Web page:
Never liked golf in high school or college; it was something old people did. Old people dressed up in clown clothes, drove their station wagons to the country club, climbed into golf carts, snaked around fairways, descended from the cart now and then to swing at a golf ball, then double-quick time to the bar and booze. I regarded golfers as absurd.
The last time I played golf was absurd, too, but a spontaneous kind of absurd. Myself, Patrick Finely, and girl friends of the moment were driving along the Mendocino coast. A discreet sign said, “Something Something Golf Course.” I executed a tire-screeching hard left, entered Golf World.
I still remember the tally. After 18 holes I sauntered into the clubhouse with a very acceptable 129 penciled on my scorecard.
I felt satisfied with that and have not perceived a need to hone my golf skills since. Which didn’t stop me from covering golf. There were PGA tournaments at Torrey Pines, amateur golf tournaments around San Diego County, San Diego State women’s golf, and the rest. That was fun. Any sport played by people who are extraordinarily good at what they do is fun to watch as long as you’ve got great seats. And since I rarely write about sports per se, what I do is find a moment that captures the scene, knowing how to play golf was beside the point.
Okay, back to my 129 score and subsequent golf life not lived. Enter Groupon. There was this Groupon pitch in my email. Weekday round of golf for two, with cart, plus one sandwich, one drink each, $49.
Ring up best bud, explain all this can be his for $24.50. He, too, has not played golf since arthropods made landfall. He, too, sees the necessity of coming back to a game not played. I mention cost-effectiveness again and call for a vote, “Whaddya think?” Golf junket is approved by acclamation.
Turns out, while we were away, golf has been cratering. A few weeks back, the Washington Post published an article: “Why Americans Fell Out of Love with Golf.” Consider the following facts found in Drew Harwell’s story: number 1 manufacturer of golf clubs and clothes, TaylorMade, recorded a 28 percent drop in sales last year. According to the Sports & Fitness Industry Association, “The number of young people, aged 18 to 30, playing the game has sagged nearly 35 percent over the last decade,” and, “More golf courses closed than opened in 2013 for the eighth straight year.”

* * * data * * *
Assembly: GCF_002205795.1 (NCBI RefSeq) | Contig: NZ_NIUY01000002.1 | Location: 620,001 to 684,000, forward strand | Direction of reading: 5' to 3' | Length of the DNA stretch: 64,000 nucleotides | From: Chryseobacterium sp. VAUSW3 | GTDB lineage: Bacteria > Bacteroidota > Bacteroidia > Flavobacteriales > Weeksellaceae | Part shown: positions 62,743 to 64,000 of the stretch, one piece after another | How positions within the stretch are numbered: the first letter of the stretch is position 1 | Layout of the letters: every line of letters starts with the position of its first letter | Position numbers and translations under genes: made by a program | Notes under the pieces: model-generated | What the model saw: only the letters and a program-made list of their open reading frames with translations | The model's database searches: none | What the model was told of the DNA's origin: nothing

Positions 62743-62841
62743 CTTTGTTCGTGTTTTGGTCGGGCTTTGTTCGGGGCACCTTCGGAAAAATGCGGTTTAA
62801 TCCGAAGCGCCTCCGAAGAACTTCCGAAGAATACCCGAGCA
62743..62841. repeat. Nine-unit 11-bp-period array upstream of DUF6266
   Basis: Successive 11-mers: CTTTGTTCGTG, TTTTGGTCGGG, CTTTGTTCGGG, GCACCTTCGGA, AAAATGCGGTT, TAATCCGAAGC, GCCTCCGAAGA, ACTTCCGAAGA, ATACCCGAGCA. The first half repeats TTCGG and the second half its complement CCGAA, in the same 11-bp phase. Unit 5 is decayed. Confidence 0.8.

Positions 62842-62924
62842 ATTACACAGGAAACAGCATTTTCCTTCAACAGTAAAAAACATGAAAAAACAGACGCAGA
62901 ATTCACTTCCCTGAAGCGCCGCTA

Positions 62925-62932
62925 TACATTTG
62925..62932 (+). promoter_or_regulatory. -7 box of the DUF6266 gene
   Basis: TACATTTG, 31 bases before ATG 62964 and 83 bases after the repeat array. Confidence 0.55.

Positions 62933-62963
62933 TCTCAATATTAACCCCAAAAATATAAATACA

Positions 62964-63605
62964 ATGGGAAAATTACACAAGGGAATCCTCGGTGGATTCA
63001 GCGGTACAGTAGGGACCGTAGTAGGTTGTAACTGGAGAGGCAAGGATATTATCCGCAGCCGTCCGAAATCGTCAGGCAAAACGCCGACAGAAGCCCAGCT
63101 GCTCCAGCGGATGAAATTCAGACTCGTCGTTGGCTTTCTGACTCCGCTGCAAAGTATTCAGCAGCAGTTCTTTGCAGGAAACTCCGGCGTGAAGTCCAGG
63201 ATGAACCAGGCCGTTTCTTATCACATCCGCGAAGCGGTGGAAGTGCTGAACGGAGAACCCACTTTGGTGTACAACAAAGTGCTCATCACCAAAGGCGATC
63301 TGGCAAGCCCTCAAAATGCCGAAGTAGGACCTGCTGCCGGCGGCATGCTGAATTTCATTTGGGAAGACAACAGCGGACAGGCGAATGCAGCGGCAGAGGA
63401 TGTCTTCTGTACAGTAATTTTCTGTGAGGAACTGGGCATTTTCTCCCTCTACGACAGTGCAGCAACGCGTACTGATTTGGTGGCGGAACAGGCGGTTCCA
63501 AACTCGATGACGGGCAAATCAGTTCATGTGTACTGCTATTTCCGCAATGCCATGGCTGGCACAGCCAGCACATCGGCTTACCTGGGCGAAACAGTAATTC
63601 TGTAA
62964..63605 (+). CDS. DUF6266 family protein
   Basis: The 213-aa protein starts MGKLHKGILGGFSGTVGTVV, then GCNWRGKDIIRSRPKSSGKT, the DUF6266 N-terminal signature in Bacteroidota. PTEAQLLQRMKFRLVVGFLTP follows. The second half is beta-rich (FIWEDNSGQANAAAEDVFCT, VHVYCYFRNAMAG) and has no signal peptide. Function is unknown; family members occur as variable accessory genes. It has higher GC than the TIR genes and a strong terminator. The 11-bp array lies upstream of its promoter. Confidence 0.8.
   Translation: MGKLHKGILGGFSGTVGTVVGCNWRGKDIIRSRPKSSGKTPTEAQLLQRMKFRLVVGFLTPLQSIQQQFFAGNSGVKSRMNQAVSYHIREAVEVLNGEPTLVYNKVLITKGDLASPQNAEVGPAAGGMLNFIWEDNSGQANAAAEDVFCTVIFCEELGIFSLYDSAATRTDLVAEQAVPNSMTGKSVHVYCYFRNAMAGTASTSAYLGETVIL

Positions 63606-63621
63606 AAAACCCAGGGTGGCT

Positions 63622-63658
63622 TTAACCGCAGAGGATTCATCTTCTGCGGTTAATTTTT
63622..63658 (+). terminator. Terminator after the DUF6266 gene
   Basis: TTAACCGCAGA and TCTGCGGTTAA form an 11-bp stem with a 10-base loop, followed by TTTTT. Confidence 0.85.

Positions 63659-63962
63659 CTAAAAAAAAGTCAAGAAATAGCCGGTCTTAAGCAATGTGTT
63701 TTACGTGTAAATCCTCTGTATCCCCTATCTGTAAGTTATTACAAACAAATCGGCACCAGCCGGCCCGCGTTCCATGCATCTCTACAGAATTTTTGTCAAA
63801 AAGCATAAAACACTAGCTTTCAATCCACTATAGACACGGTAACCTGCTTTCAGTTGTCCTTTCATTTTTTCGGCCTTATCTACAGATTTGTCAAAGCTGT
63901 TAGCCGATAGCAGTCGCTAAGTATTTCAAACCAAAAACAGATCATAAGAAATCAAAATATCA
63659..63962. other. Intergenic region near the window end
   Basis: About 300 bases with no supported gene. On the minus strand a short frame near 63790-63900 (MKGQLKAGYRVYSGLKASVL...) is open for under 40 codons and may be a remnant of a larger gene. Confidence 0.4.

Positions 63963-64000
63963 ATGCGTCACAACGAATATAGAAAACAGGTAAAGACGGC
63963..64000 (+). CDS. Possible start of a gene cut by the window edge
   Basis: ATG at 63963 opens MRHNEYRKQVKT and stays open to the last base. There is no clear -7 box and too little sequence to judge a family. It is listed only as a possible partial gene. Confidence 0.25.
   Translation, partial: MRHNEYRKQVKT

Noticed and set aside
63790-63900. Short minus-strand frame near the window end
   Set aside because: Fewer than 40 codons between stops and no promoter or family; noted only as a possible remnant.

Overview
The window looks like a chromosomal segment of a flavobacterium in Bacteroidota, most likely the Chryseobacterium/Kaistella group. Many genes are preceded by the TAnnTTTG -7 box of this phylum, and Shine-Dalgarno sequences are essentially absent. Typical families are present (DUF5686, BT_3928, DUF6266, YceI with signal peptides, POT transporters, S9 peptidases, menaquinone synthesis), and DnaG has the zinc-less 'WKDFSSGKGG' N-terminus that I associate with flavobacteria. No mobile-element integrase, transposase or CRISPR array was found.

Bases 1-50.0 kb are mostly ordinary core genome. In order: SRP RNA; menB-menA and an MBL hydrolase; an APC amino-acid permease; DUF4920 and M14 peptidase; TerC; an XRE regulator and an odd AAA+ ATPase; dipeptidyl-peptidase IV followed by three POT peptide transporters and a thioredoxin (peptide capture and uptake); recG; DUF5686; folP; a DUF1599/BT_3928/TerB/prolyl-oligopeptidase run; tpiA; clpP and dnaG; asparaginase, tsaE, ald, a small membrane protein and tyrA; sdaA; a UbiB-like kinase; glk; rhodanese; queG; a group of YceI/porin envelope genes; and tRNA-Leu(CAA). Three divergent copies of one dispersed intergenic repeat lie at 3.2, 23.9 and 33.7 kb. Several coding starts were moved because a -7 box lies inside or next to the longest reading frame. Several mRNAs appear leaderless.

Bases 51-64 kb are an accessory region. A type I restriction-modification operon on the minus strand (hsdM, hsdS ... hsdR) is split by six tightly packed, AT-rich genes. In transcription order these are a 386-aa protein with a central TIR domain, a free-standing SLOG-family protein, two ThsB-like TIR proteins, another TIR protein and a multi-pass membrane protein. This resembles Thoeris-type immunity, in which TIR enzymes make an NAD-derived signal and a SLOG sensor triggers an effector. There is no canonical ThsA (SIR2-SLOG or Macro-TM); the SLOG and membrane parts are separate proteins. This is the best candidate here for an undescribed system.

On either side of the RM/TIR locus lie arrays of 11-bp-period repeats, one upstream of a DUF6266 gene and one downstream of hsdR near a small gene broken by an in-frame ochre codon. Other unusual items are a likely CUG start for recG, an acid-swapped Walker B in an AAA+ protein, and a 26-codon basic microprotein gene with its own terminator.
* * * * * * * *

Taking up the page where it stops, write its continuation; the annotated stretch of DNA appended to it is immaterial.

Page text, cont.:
A May 2014 Newsmax story says: “Only 24 new golf courses were built in the U.S. last year, while almost 160 shut down....” The National Golf Foundation says 200,000 players under the age of 35 abandoned golf last year. Ominously, 650,000 men quit playing golf. True, 260,000 women began playing, and the PGA thanks you, but that still comes out to a net loss of near 400,000 golf consumers.
Some other factors: playing 18 holes of golf takes four hours, more or less. Only the homeless, retired, and already rich have that kind of time on their hands.
Golf takes money. And more money. The American middle class is being extinguished, which leads us back to the homeless, retired, and already rich.
Golf is exceedingly hard to learn. Requires years. And years. David Fineg is proprietor of Ten Cups Golf Center, which is not a golf course or range anymore, but lives on in cyberspace, where, “Grass grows much more slowly, less mowing gives owner more time to hit virtually great shots.” Fineg is author of Golf’s Containment Theory & the Nonsense Zone. He lives in Austin and is available for golf lessons. “The lessons are private and cost $50 plus the expenses associated with one round of golf at the course of your choosing. If, at the end of the round, you don’t feel you have received value for your money, you owe me nothing. (And, I will pay for my golf).”
You have to respect a man who offers that kind of guarantee.
Bottom line: How long will it take me to break 100? Fineg divides players into three groups. Group A are players that play five times a year and practice 20 times a year. Group B are players that play 20 times a year, practice 100 times. Group C are players that play 100 times a year, practice 200 times a year.
How long to break 100? Group A, 4½ years; group B, 3½ years; group C, 2½ years.
Mr. Fineg lives in Austin. I’ve emailed and asked if he ever gets out to the West Coast. If he does, I’ll let you know.